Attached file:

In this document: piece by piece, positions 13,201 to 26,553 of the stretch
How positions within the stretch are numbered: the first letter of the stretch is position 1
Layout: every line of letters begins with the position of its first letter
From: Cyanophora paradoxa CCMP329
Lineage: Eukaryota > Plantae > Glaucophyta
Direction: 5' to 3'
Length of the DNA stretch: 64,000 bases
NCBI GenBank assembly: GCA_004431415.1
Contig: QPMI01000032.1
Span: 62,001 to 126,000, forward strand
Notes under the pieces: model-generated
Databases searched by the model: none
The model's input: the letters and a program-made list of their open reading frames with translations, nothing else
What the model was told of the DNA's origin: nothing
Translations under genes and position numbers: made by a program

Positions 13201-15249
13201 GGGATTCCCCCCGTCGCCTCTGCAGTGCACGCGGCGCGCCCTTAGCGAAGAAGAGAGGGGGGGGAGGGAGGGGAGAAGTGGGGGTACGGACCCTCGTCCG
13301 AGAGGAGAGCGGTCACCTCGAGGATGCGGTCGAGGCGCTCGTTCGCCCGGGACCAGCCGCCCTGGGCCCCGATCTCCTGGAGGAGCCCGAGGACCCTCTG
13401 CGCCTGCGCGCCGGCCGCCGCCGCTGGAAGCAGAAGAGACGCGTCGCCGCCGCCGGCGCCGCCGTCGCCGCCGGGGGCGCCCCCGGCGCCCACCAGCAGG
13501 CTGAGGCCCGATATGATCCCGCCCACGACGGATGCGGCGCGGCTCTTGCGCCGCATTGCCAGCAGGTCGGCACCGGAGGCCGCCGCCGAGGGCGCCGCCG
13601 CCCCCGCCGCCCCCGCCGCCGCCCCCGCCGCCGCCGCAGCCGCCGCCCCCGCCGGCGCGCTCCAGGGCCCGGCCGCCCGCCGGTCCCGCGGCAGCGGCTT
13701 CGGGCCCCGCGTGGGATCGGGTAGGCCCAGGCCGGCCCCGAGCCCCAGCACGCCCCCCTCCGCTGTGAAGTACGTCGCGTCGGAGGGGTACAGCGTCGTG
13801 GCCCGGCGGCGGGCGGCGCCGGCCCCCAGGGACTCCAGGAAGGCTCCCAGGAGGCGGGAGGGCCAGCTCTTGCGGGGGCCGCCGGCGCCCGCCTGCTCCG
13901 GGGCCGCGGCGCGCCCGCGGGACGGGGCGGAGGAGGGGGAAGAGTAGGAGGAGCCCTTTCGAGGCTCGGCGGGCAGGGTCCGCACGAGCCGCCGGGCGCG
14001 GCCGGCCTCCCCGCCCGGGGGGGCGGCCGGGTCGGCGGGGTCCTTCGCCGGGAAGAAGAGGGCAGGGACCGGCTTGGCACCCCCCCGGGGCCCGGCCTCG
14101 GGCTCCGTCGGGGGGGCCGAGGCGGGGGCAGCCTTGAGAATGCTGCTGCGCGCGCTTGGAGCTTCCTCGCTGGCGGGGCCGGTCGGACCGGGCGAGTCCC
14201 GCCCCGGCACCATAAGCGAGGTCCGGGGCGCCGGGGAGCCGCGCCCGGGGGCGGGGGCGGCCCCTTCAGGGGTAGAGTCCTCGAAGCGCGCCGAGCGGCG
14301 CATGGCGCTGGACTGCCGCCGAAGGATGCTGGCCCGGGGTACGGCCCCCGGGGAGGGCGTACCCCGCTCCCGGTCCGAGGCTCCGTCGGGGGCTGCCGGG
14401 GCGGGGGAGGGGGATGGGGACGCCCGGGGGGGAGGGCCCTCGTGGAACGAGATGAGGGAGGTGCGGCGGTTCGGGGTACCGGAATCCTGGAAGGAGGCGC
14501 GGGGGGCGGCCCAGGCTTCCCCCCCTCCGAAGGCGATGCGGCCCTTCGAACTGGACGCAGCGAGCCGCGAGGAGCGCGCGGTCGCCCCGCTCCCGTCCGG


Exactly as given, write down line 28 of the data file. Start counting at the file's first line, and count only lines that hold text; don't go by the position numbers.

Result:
14301 CATGGCGCTGGACTGCCGCCGAAGGATGCTGGCCCGGGGTACGGCCCCCGGGGAGGGCGTACCCCGCTCCCGGTCCGAGGCTCCGTCGGGGGCTGCCGGG